Schools and mosques closed in Tehran as COVID-19 infections rise

Schools, libraries, mosques and other public institutions in Tehran were closed for a week on Saturday as part of measures to stem a rapid rise in COVID-19 cases. (File/AFP)
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Updated 03 October 2020

Schools and mosques closed in Tehran as COVID-19 infections rise

  • Zali warned that if the spread of the epidemic continues at the current rate in Tehran, there would be a three- to five-fold increase in cases
  • The lockdown which also applies to all social and cultural ceremonies and conferences will run to Friday Oct. 9

TEHRAN: Schools, libraries, mosques and other public institutions in Tehran were closed for a week on Saturday as part of measures to stem a rapid rise in COVID-19 cases, state media cited authorities in the Iranian capital as saying.
The closure plan, which will also affect universities, seminaries, libraries, museums, theaters, gyms, cafes and hair salons in the Iranian capital, came after Alireza Zali, head of the Tehran Coronavirus Taskforce, called for the shutdown to help control the epidemic.
Zali warned in an interview on state television that if the spread of the epidemic continues at the current rate in Tehran, there would be a three- to five-fold increase in cases and a rise in the fatality rate to between 1.5% and 3%.
The lockdown which also applies to all social and cultural ceremonies and conferences will run to Friday Oct. 9.
Iran’s death toll from the coronavirus rose by 179 on Saturday to 26,746, and identified cases by 3,523 to 468,119, health ministry spokeswoman Sima Sadat Lari told state TV.
Iranian President Hassan Rouhani said anyone concealing a COVID-19 infection should face a severe penalty.
“Anyone who feels ill and it’s clear to them that they are ill, must not hide their illness,” Rouhani said in televised remarks. Otherwise, he added, they will be committing “the highest offense” that will demand “the highest punishment”.
Those not wearing a mask in public will be fined, said Rouhani, adding the amount of fines and other penalties will be determined at the next meeting of the government-run Coronavirus Taskforce.
Government employees who fail to observe regulations face measures ranging from warnings to their one-year suspension from their posts. And government offices where people go for services cannot serve people who do not observe health protocols, such as wearing masks.
Businesses that flout regulations could face closure.
Rouhani said penalties would be most severe in Tehran, where in recent weeks the daily death toll from the coronavirus has been more than 100 compared with less than 10 at the end of the first wave of the virus earlier this year, according to Zali.
Iran has registered more than 3,500 new cases in each of the past six days, with a record 3,825 cases announced on Thursday, official statistics showed.


Hundreds protest police repression in Tunisia

Updated 11 min 13 sec ago

Hundreds protest police repression in Tunisia

  • Saturday’s protests come as the North African nation struggles to stem the novel coronavirus pandemic
  • The government on Saturday extended a night-time curfew from 8 p.m. (1900 GMT) to 5 a.m. and banned gatherings until February 14

TUNIS: Hundreds of demonstrators took to the streets of Tunisian cities on Saturday to protest police repression, corruption and poverty, following several nights of unrest marked by clashes and arrests.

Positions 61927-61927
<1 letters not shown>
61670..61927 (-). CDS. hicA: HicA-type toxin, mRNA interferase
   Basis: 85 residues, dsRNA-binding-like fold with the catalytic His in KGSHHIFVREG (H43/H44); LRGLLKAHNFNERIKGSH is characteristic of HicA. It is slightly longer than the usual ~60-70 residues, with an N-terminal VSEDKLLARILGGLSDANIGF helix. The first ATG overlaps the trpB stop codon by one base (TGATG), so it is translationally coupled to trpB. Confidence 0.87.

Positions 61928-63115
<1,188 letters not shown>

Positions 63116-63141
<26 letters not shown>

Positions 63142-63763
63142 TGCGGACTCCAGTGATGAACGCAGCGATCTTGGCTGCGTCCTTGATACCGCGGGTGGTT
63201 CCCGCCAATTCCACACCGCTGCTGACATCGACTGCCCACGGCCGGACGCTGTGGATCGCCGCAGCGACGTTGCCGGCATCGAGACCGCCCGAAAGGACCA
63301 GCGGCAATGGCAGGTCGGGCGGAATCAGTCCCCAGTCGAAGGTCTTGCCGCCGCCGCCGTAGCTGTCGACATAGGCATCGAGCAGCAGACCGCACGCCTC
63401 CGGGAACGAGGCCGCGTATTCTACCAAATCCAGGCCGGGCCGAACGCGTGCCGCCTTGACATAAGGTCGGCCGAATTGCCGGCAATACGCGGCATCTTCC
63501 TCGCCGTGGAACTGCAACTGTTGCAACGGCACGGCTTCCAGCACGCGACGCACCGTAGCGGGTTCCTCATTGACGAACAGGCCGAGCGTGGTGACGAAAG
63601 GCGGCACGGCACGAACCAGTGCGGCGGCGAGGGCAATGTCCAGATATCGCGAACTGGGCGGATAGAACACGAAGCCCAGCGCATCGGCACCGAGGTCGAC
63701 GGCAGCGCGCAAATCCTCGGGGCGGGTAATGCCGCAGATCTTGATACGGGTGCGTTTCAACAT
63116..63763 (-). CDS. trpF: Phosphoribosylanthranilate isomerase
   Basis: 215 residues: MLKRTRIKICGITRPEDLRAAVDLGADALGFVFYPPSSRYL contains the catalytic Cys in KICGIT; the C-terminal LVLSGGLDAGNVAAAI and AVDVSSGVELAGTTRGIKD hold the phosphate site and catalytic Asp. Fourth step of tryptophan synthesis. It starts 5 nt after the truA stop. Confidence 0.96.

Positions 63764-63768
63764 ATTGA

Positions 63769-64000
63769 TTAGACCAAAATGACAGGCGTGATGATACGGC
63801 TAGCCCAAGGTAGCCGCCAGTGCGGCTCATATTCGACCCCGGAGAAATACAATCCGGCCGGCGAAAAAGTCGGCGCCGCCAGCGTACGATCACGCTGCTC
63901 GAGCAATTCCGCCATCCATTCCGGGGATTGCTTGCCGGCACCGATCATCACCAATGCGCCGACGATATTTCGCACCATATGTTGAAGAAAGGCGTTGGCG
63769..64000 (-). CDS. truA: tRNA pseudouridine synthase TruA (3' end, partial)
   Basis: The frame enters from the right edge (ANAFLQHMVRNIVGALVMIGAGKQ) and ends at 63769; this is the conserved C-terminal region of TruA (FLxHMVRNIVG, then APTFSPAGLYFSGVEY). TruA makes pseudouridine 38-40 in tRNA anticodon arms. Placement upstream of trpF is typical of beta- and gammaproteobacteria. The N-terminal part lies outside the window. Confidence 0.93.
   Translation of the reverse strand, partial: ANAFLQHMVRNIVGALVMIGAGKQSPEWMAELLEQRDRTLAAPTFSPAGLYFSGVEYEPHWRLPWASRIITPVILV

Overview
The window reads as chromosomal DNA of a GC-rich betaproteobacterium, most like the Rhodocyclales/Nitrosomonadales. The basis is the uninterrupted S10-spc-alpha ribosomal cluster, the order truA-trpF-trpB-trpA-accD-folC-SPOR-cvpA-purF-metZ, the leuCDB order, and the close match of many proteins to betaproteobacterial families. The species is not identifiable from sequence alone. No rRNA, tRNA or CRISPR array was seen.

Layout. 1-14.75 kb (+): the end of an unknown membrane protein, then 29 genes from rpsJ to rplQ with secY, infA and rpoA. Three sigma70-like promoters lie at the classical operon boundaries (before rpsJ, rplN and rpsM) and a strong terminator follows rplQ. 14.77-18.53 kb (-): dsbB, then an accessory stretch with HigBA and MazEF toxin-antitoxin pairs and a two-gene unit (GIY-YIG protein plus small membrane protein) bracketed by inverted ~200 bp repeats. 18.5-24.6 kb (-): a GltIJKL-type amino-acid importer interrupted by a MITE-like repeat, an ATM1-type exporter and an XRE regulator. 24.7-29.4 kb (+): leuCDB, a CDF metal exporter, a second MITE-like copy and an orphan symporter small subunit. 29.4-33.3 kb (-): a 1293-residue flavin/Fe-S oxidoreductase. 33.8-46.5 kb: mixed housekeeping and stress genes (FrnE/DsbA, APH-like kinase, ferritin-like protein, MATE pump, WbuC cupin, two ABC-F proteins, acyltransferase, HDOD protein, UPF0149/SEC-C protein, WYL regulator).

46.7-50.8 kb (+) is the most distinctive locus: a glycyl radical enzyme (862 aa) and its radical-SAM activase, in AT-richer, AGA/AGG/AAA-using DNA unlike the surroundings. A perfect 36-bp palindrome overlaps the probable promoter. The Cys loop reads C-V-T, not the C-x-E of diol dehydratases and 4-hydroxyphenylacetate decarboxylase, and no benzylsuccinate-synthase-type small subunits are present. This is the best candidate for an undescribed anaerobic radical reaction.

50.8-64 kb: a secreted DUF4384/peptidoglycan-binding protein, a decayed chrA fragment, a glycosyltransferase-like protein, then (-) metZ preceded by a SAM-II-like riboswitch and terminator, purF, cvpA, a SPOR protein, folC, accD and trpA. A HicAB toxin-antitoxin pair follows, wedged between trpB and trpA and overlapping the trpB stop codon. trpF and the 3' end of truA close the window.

Saturday’s protests come as the North African nation struggles to stem the novel coronavirus pandemic, which has crippled the economy and threatened to overwhelm hospitals.
Over 6,000 people have died from Covid-19 in Tunisia, with a record 103 deaths reported on Thursday.
The government on Saturday extended a night-time curfew from 8 p.m. (1900 GMT) to 5 a.m. and banned gatherings until February 14.
But protesters took to the streets in several parts of the country, including the capital Tunis and the marginalized interior region of Gafsa, to demand the release of hundreds of young people detained during several nights of unrest since January 14.
“Neither police nor Islamists, the people want revolution,” chanted demonstrators in a crowd of several hundred in Tunis, where one person was wounded in brief clashes amid a heavy police presence.
Protests were also held in the coastal city of Sfax on Friday.
Much of the unrest has been in working class neighborhoods, where anger is boiling over soaring unemployment and a political class accused of having failed to deliver good governance, a decade after the 2011 revolution that toppled long-time dictator Zine El Abidine Ben Ali.
Economic misery exacerbated by novel coronavirus restrictions in the tourism-reliant nation have pushed growing numbers of Tunisians to try to leave the country.
“The situation is catastrophic,” said Omar Jawadi, 33, a hotel sales manager, who has been paid only half his salary for months.
“The politicians are corrupt, we want to change the government and the system.”
The police have said more than 700 people were arrested over several nights of unrest earlier this week that saw young people hurl rocks and petrol bombs at security forces, who responded with tear gas and water cannon.
Human rights groups on Thursday said at least 1,000 people had been detained.
“Youth live from day to day, we no longer have hope, neither to work nor to study — and they call us troublemakers!” said call center worker Amine, who has a degree in aerospace engineering.
“We must listen to young people, not send police in by the thousands. The whole system is corrupt, a few families and their supporters control Tunisia’s wealth.”
Tunisia last week marked one decade since Ben Ali fled the country amid mass protests, ending 23 years in power.
Tunisia’s political leadership is divided, with Prime Minister Hichem Mechichi waiting for parliament to confirm a major cabinet reshuffle announced last Saturday.